Joey Barton reveals what really happened at Fleetwood Town leading to his sacking with additional details emerging from the man himself.
It was just over a month ago that he departed the League One outfit, after his bust-up with Ched Evans was reported.
The 38-year-old manager was initially appointed in April 2018 and led the Cod Army to last season’s League One playoffs.
Barton left with the club in 10th position in the League One table, just three points off the play-off places.
His first season at the club was marked by controversy after an alleged clash with former Barnsley boss Daniel Stendel following a League One match at Oakwell.
Stendel was said to be left with a damaged tooth following the incident which occurred following Barnsley’s 4-2 victory in April 2019.
He was due to stand trial last summer having earlier pleaded not guilty to a charge of assault occasioning actual bodily harm, but the case was put back to June 2021 because of coronavirus and interruption to the 2019-20 season.
Ched Evans’ comedy act at Fleetwood was the final straw for unamused Barton with dressing-room sources says that the manager didnt see the funny side of the comedy routine.
Barton called out a number of players in training for wearing tights and gloves to protect themselves from the cold.
Evans used that in his slot on a punishment game called The Spin (Wheel of Fortune-style) for minor offences, which saw him land on a ‘magic trick’, so he produced pictures of Barton and his coaching staff mocked up as ‘muscle-bound super heroes’ – and then had photos of each of them wearing gloves in training sessions during their own careers.
Barton cited that it was disciplinary issues and a series of “infractions” as well as his behaviour that ultimately forced his decision to get rid of Evans
He has spoken of his desire to manage Newcastle one day, as he revealed what went wrong at Fleetwood.
“When you leave and it doesn’t go so well you think you’ve been removed for the wrong reasons,” he said.
“He was the brilliant (the chairman). He gave me an enormous opportunity probably when no-one else in world football would. It was always going to be difficult to get an opportunity with my rap sheet. In my mind I was going to go in with Dyche-y (at Burnley) and do an apprenticeship.”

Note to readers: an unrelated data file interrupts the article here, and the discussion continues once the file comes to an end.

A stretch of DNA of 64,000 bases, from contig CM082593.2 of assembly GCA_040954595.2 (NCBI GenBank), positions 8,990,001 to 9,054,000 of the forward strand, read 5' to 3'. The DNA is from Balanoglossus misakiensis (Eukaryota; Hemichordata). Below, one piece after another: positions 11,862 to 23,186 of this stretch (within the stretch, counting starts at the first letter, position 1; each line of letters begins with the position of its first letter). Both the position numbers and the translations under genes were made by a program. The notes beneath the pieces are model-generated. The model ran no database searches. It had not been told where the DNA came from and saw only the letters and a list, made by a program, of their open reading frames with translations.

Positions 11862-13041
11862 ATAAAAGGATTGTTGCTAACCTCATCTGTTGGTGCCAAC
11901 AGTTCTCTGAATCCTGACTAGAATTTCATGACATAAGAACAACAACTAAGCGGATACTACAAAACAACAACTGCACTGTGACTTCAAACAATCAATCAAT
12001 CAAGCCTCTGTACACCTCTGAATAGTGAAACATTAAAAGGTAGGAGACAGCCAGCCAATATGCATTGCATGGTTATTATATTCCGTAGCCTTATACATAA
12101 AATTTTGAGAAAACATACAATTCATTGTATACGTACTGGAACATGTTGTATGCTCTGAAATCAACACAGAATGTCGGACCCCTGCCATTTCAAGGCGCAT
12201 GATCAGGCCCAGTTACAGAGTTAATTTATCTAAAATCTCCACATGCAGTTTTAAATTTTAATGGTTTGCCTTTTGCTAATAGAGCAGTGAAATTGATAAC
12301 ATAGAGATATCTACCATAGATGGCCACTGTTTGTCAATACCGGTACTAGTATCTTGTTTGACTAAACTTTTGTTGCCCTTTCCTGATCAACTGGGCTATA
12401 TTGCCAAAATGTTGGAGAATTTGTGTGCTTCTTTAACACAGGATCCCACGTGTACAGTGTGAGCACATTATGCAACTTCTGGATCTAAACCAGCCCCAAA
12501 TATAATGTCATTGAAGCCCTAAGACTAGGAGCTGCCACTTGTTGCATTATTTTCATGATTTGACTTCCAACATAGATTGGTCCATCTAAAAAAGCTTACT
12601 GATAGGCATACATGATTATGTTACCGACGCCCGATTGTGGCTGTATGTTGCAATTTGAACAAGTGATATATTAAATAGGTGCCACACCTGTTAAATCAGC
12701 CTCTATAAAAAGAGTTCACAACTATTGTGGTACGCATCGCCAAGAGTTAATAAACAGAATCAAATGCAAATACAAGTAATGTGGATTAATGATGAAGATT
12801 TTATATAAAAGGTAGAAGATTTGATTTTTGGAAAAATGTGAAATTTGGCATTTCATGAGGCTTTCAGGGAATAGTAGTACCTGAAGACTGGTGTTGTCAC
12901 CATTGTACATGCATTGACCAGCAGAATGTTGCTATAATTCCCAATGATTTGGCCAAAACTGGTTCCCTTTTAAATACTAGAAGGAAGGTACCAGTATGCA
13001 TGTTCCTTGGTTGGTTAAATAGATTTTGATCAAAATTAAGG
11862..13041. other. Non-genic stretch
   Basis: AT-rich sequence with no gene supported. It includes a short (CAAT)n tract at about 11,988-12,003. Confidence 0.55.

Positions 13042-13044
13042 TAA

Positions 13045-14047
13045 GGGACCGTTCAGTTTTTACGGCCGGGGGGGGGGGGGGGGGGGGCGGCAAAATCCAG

Barton said that he left Fleetwood after feeling owner and chairman Andy Pilley wanted to dictate transfer and team matters. He said they both didn’t speak for ten days before he was fired and there became a “disconnect”.
Explaining what led to his departure, he said: “The chairman was good as gold (at first) in that he didn’t force his opinion on me as a senior chairman and he let me make a few of my own decisions in terms of transfers – some good, some bad, some indifferent. We finished in the play-offs in the second season.
“We came back this time and were trying to rebuild the side and I think what happened was he went into a transfer embargo (he took out an £800,000 loan from the EFL because of coronavirus). A few players were at the end of their cycle – Ched Evans, I’d had enough of him. He just wasn’t performing on the pitch and I felt we needed to improve in that position.
“When I went to speak to him, he let me know about the embargo which was a lot longer after it had happened than I felt I should have known about it. He said ‘We’re not going to go in the market or come out of the embargo’. For me I felt to get in the play-offs, and that’s what I wanted to do – I want to manage in the Premier League, we all do, that’s where I played.
“Where we were, eight points out of the play-offs if we get a couple of bodies in we’ll be there or thereabouts. We don’t need Sergio Aguero but he disagreed and felt we should have gone with the younger players. I was trying to say ‘They’re young players, we’re growing them but they’re not ready yet’.
“It got to the point where we both couldn’t be right.”
Barton also said there were disagreements about signing a new contract. “Six weeks before I was sacked I was offered a three year extension (in December) and I said ‘All my staff are on three months’ termination’. Can you sort that out? If you do I’ll sort a new deal,” he explained.
He added that was not resolved either, which led to a breakdown.
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